In the early days of a new small business start-up, entrepreneurs will be busier than they ever have been before. When it comes to developing, building up and managing your start-up, there are so many different considerations and concerns on the individual entrepreneur’s mind.

All too often, all these obligations, concerns and other thoughts distract the entrepreneur from the important legal aspects of their new start-up. With an ever-growing list of things to do, entrepreneurs can overlook these legal elements, and this can cause a lot of trouble further down the line.

Attention to a few legal issues when you are creating your business can make a huge difference and prevent you from falling victim to legal problems which can be expensive and devastating. When a problem arises, it could be too late to do anything about it.

We are going to go over 5 of the most common legal mistakes which can deal a devastating blow to new start-ups.

Choosing the Wrong Business Structure

This is the most common mistake entrepreneurs make when it comes to legally registering their business: choosing the wrong structure. Depending on where you are in the world, these business structures can vary in name but, more often than not, they are largely similar.

In most cases, the available business structures include sole proprietorships; partnerships; limited companies or limited liability corporations (public or private); and corporations. Choosing to register yourself as a corporation over an LLC or an LLC over a sole proprietorship can have serious legal repercussions if it is the wrong choice. What you register your start-up as will determine which taxes you pay, how much tax you pay and what your personal liability for your start-up is, amongst other things.

Each of these business structures has their own benefits and drawbacks. Before you register your start-up, you should research them individually and decide which one is best for your business. It may also help to discuss this with a legal expert or an accountant, as these people will have dealt with similar situations.

Not Protecting Intellectual Property

Your start-up’s intellectual property is a valuable asset and is what makes your company unique. Unfortunately, lots of start-up entrepreneurs neglect to get the necessary protection for their intellectual property until it becomes too late and is stolen. Whether your intellectual property is your logo, a product design, trade secrets or any other intangible asset, they are free to be stolen by competitors if you do not protect them.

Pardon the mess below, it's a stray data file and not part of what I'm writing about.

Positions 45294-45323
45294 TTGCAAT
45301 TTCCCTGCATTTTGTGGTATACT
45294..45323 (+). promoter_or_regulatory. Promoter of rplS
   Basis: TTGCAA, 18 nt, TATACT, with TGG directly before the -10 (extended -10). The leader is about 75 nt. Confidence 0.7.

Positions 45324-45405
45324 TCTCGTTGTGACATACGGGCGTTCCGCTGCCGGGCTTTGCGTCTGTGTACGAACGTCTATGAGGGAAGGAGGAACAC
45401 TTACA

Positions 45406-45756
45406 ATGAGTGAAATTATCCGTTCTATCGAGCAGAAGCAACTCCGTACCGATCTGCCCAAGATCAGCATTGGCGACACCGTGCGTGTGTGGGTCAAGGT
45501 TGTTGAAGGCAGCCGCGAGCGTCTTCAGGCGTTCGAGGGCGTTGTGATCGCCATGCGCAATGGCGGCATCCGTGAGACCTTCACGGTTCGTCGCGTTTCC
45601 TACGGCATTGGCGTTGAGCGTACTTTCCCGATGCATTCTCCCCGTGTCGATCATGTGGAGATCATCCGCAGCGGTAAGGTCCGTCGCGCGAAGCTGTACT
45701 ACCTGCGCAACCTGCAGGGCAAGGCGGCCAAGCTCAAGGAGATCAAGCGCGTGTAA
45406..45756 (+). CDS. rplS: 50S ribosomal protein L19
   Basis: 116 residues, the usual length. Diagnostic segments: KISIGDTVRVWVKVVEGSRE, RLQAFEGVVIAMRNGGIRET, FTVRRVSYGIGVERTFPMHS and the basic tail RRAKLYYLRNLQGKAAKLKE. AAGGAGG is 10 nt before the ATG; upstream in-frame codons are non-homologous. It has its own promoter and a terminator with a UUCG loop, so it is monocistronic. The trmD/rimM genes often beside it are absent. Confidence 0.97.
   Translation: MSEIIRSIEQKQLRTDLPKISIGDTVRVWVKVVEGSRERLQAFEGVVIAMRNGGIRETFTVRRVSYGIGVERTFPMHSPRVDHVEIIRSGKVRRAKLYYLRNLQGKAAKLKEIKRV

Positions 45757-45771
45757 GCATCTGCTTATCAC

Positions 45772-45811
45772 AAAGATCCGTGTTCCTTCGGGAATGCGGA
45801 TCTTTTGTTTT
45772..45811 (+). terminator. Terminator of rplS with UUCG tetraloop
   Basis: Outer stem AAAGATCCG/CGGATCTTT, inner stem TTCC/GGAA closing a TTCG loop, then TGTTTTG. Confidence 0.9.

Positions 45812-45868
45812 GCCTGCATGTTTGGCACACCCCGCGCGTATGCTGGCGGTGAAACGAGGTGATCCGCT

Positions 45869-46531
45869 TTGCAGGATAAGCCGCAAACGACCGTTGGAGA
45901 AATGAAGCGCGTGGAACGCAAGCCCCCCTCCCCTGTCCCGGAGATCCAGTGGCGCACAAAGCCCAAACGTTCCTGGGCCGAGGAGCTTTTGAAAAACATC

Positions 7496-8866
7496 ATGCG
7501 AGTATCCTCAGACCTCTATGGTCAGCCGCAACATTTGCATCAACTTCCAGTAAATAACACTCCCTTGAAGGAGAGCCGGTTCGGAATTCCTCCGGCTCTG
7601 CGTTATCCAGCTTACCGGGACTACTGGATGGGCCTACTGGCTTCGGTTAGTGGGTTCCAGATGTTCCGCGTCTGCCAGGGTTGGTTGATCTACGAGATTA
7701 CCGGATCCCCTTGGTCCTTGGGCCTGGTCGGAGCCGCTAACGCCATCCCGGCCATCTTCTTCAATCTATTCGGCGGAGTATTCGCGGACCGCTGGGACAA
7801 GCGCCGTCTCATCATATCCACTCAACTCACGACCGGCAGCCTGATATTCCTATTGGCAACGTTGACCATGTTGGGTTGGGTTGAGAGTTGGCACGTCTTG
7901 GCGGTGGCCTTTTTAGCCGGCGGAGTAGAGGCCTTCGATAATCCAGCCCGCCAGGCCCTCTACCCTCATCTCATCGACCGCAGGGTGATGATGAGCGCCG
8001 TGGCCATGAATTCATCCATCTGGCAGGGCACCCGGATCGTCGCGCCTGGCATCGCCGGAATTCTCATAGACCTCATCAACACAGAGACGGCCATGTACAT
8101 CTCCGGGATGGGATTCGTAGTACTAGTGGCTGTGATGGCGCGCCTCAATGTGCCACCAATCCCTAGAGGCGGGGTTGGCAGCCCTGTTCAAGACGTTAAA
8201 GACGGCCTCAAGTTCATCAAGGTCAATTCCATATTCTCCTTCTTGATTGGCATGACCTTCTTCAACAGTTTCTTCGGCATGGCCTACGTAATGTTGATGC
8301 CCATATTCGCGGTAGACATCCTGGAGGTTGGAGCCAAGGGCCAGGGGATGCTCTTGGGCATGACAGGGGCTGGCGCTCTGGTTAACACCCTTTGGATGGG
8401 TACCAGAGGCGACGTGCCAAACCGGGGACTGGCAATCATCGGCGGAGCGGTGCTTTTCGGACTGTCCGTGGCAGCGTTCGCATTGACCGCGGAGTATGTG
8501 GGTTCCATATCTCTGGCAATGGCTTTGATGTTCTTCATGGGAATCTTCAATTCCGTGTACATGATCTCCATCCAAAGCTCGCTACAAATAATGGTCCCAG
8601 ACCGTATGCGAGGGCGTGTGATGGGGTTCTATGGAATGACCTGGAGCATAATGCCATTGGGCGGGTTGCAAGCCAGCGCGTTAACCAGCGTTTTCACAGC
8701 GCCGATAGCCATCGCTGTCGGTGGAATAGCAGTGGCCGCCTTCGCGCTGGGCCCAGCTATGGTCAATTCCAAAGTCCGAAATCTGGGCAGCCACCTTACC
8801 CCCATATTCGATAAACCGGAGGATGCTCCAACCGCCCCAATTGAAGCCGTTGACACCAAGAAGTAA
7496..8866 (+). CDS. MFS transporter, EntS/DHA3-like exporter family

Intellectual property protection typically comes under the form of patents, trademarks or copyright. Which one(s) you will need depends entirely on your intellectual property. For example, patents protect new ideas and inventions whereas trademarks protect words or symbols which identify a brand and distinguish it for others (such as ‘Eat Fresh’ or ‘I’m Lovin’ It’.)

Working without Contracts

You should not work with any clients, suppliers or vendors without having a contract in place which dictates the nature of your relationship and each party’s responsibilities. Starting a new business is exciting, and it is far too easy to lose sight of what is important, especially when you have landed a deal with a client you really wanted, but you should not jump into any deal without having a contract in place. Unfortunately, a handshake does not substitute a contract, either.

Contracts protect you and all parties in the deal, so you should not start any work or undertake any obligations without one. You can quite easily develop a few standardized contracts which you can adjust to fit your business; there are lots of them available online. However, we do recommend working with a legal professional to do this for you. By working with a lawyer, you can get a contract drafted up which you can make minor edits to for each client you work with, and then have this re-reviewed by your lawyer.

Relying on the Internet for Legal Queries

Just like Google is no good for diagnosing medical problems, Google is also no good for providing reliable legal advice. It is all too common for start-up entrepreneurs to turn to Google for legal advice, though, because there are lots of message boards out there offering their opinions in the form of advice.

You never know who you are dealing with and you should certainly not take the ‘legal advice’ you read on the internet as gospel and then rely on that commercially. Although Googling legal questions may be free and cheap legal documentation is available online, the advice and work of a lawyer is always your best (and safest) bet. This level of professional advice and documentation is the only thing which is going to protect your start-up.

Ignoring the Fine Print

All of us are guilty of not reading the Terms & Conditions when it comes to signing up for websites and online services, and just ticking the ‘Agree’ box and not thinking twice about it. Who has actually read Facebook’s Terms of Use? I certainly haven’t.

In business, this is not something you can do. As a start-up entrepreneur, you should always read the fine print and find out exactly what you are agreeing to. If you are ever to have a dispute with a client, buyer, distributor or other entity with whom your start-up has a contractual relationship, your signature at the bottom of that contract or those terms and conditions will be what a court of law uses to decide your start-up’s fate or liability.

About the author:

Michael Deane is the Editor of Qeedle, a small business magazine, and has been working as a marketing executive for nearly a decade. He manages teams with great success, aiming to facilitate better conversion rates and return on investment for his clients.